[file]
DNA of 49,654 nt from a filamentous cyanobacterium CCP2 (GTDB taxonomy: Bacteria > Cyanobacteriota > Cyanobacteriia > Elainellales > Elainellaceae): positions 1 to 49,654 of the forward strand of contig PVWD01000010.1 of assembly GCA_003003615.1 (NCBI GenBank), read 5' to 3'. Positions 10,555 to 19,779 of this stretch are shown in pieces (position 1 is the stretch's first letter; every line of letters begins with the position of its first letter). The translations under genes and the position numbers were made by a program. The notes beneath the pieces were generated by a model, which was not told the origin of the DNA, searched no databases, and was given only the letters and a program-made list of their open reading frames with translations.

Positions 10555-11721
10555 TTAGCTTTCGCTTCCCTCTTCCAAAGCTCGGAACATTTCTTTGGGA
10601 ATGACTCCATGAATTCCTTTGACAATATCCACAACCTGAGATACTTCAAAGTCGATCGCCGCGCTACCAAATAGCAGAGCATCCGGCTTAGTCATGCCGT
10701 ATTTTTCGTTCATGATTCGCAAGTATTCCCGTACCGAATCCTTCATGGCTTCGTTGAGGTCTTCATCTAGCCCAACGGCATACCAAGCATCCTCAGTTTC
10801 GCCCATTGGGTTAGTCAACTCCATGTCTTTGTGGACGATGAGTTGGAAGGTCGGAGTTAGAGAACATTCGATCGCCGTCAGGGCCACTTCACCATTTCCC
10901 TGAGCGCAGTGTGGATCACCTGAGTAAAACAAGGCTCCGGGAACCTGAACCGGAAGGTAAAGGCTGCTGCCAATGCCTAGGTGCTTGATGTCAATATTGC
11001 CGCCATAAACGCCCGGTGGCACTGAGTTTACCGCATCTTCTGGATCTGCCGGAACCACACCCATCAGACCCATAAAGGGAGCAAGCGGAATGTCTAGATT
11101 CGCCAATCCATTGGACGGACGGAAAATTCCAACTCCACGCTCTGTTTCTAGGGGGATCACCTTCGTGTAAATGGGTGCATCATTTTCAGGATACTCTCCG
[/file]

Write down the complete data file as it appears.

DNA of 49,654 nt from a filamentous cyanobacterium CCP2 (GTDB taxonomy: Bacteria > Cyanobacteriota > Cyanobacteriia > Elainellales > Elainellaceae): positions 1 to 49,654 of the forward strand of contig PVWD01000010.1 of assembly GCA_003003615.1 (NCBI GenBank), read 5' to 3'. Positions 10,555 to 19,779 of this stretch are shown in pieces (position 1 is the stretch's first letter; every line of letters begins with the position of its first letter). The translations under genes and the position numbers were made by a program. The notes beneath the pieces were generated by a model, which was not told the origin of the DNA, searched no databases, and was given only the letters and a program-made list of their open reading frames with translations.

Positions 10555-11721
10555 TTAGCTTTCGCTTCCCTCTTCCAAAGCTCGGAACATTTCTTTGGGA
10601 ATGACTCCATGAATTCCTTTGACAATATCCACAACCTGAGATACTTCAAAGTCGATCGCCGCGCTACCAAATAGCAGAGCATCCGGCTTAGTCATGCCGT
10701 ATTTTTCGTTCATGATTCGCAAGTATTCCCGTACCGAATCCTTCATGGCTTCGTTGAGGTCTTCATCTAGCCCAACGGCATACCAAGCATCCTCAGTTTC
10801 GCCCATTGGGTTAGTCAACTCCATGTCTTTGTGGACGATGAGTTGGAAGGTCGGAGTTAGAGAACATTCGATCGCCGTCAGGGCCACTTCACCATTTCCC
10901 TGAGCGCAGTGTGGATCACCTGAGTAAAACAAGGCTCCGGGAACCTGAACCGGAAGGTAAAGGCTGCTGCCAATGCCTAGGTGCTTGATGTCAATATTGC
11001 CGCCATAAACGCCCGGTGGCACTGAGTTTACCGCATCTTCTGGATCTGCCGGAACCACACCCATCAGACCCATAAAGGGAGCAAGCGGAATGTCTAGATT
11101 CGCCAATCCATTGGACGGACGGAAAATTCCAACTCCACGCTCTGTTTCTAGGGGGATCACCTTCGTGTAAATGGGTGCATCATTTTCAGGATACTCTCCG